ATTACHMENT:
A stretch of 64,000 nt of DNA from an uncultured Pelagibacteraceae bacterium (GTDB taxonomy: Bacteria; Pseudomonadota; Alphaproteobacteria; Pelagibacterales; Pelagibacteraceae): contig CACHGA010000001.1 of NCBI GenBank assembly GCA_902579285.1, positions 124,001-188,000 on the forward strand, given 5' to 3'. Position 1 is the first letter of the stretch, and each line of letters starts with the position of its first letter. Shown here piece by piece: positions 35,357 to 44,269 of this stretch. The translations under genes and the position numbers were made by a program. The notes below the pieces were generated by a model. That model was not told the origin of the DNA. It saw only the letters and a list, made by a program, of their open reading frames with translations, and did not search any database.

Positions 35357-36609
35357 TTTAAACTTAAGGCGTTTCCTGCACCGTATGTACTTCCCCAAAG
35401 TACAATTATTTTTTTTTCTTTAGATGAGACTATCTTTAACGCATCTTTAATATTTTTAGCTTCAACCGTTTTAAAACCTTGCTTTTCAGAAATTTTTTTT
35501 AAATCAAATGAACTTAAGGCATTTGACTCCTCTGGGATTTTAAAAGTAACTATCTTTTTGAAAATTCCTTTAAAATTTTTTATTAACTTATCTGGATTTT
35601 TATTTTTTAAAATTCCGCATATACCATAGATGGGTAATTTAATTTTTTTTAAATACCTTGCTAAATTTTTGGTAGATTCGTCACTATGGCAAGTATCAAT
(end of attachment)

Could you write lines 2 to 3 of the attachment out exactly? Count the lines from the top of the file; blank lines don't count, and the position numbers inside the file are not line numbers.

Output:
Positions 35357-36609
35357 TTTAAACTTAAGGCGTTTCCTGCACCGTATGTACTTCCCCAAAG